State Park campgrounds in Texas.
Everything’s bigger in Texas, and that includes its diversity of state parks.
The largest state in the contiguous United States has more than 80 state parks and natural areas protecting a vast diversity of landscapes—everything from piney woods to arid deserts to sandy gulf beaches. Within the Texas Parks and Wildlife system, you can camp near the childhood home of a former US president, hike the rugged mountains of Big Bend Country, or get outRead more...
The largest state in the contiguous United States has more than 80 state parks and natural areas protecting a vast diversity of landscapes—everything from piney woods to arid deserts to sandy gulf beaches. Within the Texas Parks and Wildlife system, you can camp near the childhood home of a former US president, hike the rugged mountains of Big Bend Country, or get out on the water at Texas’ numerous lakes and rivers. Spring, fall, and winter are perfect for camping across the state, while the summer months are best spent near a beach or lakeshore.
The state parks dotting the Gulf of Mexico are playgrounds for beaches, birding, fishing, and boating. Camp on the beach at Mustang Island State Park, or pitch a tent by the bay at Galveston Island State Park. Parks like Brazos Bend and Sea Rim offer camping within easy driving distance of Houston.
Many campers come to the arid deserts of West Texas to experience Big Bend National Park along the Rio Grande, but the region’s state parks are no less spectacular. Experience dark skies, rugged mountains, hiking trails, and a sense of solitude at Big Bend Ranch, the largest state park in Texas. Go hiking in Davis Mountains State Park, cool off in the world’s largest spring-fed swimming pool at Balmorhea State Park, or go rock climbing at Hueco Tanks State Park near El Paso.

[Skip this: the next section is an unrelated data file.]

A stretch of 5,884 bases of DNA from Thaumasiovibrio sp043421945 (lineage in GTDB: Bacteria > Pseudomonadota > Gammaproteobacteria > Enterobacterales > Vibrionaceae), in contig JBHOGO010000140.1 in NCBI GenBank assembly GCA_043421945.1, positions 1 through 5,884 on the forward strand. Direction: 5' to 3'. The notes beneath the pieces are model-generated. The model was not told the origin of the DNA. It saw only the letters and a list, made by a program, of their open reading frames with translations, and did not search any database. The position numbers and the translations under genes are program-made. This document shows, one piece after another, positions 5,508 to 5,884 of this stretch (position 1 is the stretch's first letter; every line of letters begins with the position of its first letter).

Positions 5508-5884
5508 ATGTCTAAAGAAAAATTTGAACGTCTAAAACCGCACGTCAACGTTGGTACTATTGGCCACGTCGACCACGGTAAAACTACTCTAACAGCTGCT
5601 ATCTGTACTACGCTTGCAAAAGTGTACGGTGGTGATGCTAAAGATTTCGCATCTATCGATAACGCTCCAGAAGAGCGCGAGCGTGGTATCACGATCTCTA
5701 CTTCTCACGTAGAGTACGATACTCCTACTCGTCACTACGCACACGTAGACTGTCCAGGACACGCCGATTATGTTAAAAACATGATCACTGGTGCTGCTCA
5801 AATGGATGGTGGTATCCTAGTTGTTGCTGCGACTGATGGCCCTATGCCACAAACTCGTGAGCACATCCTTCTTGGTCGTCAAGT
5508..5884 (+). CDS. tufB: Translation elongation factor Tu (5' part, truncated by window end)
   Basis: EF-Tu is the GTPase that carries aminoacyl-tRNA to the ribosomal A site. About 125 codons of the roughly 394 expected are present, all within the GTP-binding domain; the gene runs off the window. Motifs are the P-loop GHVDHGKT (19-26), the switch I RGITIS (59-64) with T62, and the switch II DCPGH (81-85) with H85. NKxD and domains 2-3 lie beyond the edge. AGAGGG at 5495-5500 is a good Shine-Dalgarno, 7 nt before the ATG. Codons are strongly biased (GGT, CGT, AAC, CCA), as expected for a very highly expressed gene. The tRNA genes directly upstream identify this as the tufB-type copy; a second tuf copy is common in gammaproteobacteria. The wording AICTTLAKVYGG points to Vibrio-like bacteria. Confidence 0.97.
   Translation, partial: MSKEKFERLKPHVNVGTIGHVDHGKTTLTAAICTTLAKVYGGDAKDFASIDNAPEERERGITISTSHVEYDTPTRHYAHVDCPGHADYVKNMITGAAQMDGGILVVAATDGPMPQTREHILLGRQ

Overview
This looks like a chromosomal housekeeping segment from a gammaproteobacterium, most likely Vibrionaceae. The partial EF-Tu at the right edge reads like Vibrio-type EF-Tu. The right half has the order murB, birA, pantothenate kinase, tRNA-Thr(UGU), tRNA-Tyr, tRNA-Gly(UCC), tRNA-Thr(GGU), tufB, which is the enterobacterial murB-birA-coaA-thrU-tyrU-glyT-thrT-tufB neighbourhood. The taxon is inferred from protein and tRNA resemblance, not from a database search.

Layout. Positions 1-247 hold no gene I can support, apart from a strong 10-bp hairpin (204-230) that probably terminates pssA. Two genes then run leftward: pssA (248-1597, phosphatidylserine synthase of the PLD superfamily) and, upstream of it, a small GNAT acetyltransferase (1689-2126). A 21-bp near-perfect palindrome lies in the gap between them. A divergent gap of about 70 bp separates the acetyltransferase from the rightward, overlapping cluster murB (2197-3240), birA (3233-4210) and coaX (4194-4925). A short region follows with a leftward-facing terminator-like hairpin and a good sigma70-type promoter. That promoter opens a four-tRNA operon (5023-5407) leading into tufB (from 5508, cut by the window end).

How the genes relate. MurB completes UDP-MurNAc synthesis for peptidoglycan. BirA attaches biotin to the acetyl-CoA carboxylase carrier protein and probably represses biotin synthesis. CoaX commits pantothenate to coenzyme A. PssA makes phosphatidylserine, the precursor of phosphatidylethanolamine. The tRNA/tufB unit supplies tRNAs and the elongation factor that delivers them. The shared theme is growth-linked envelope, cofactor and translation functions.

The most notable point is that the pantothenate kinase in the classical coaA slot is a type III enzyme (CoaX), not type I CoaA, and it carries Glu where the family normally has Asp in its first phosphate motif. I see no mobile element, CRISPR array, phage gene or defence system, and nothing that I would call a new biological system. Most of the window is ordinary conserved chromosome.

Texas Hill Country
You’ll find some of the Lone Star State’s most popular state parks within the rolling Hill Country between Austin and San Antonio. Get out on the water at Guadalupe River, Garner, Pedernales Falls, or Inks Lake state parks, or get a dose of presidential history at Lyndon B. Johnson State Park. Head to McKinney Falls or Colorado Bend State Park for some of the state’s best waterfall hikes, or Lost Maples State Natural Area for autumn leaf peeping.
Palo Duro Canyon State Park, in the remote Texas Panhandle, protects the second-largest canyon in the US—a paradise for hiking, mountain biking, and equestrian trails. Nearby, spot bison and bats along the miles of trails at Caprock Canyons State Park, or spend some time in the rugged terrain of Copper Breaks State Park for lake fun and stargazing.
You don’t have to stray far from the Dallas-Fort Worth area to find a travel-worthy state park. Many of the parks in this Central Texas region focus on lakes, including Possum Kingdom, Bonham, Lake Mineral Wells, and Eisenhower state parks. Walk or go horseback riding in the fossilized footsteps of dinosaurs at Dinosaur Valley State Park. Cedar Hills State Park features 12 miles of biking trails, ranked as some of the best in Texas.
The pristine forests and moss-draped swamps of the Texas Pine Curtain have some of Texas’ most inviting campsites. The bald cypress forests of Caddo Lake State Park invite paddling by kayak or canoe (keep an eye out for alligators), while towering trees dominate the landscapes of Tyler, Daingerfield, and Atlanta state parks in the northeast corner of the state. Visit the historic site of an abandoned Spanish mission at Mission Tejas State Park.